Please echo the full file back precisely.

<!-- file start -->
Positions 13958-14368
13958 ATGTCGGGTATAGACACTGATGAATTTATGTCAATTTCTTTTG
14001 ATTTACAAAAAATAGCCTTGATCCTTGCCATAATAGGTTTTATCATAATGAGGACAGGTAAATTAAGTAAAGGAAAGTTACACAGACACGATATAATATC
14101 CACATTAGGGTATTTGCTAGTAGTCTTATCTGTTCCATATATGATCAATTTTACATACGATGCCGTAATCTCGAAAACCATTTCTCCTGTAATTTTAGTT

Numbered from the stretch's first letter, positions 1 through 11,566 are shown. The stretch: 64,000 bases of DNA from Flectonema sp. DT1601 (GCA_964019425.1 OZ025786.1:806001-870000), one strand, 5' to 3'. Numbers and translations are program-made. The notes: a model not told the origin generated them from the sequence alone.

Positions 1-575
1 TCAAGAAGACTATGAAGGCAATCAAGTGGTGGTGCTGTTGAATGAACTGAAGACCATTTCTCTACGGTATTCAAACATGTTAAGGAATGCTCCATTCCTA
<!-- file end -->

Positions 13958-14368
13958 ATGTCGGGTATAGACACTGATGAATTTATGTCAATTTCTTTTG
14001 ATTTACAAAAAATAGCCTTGATCCTTGCCATAATAGGTTTTATCATAATGAGGACAGGTAAATTAAGTAAAGGAAAGTTACACAGACACGATATAATATC
14101 CACATTAGGGTATTTGCTAGTAGTCTTATCTGTTCCATATATGATCAATTTTACATACGATGCCGTAATCTCGAAAACCATTTCTCCTGTAATTTTAGTT

Numbered from the stretch's first letter, positions 1 through 11,566 are shown. The stretch: 64,000 bases of DNA from Flectonema sp. DT1601 (GCA_964019425.1 OZ025786.1:806001-870000), one strand, 5' to 3'. Numbers and translations are program-made. The notes: a model not told the origin generated them from the sequence alone.

Positions 1-575
1 TCAAGAAGACTATGAAGGCAATCAAGTGGTGGTGCTGTTGAATGAACTGAAGACCATTTCTCTACGGTATTCAAACATGTTAAGGAATGCTCCATTCCTA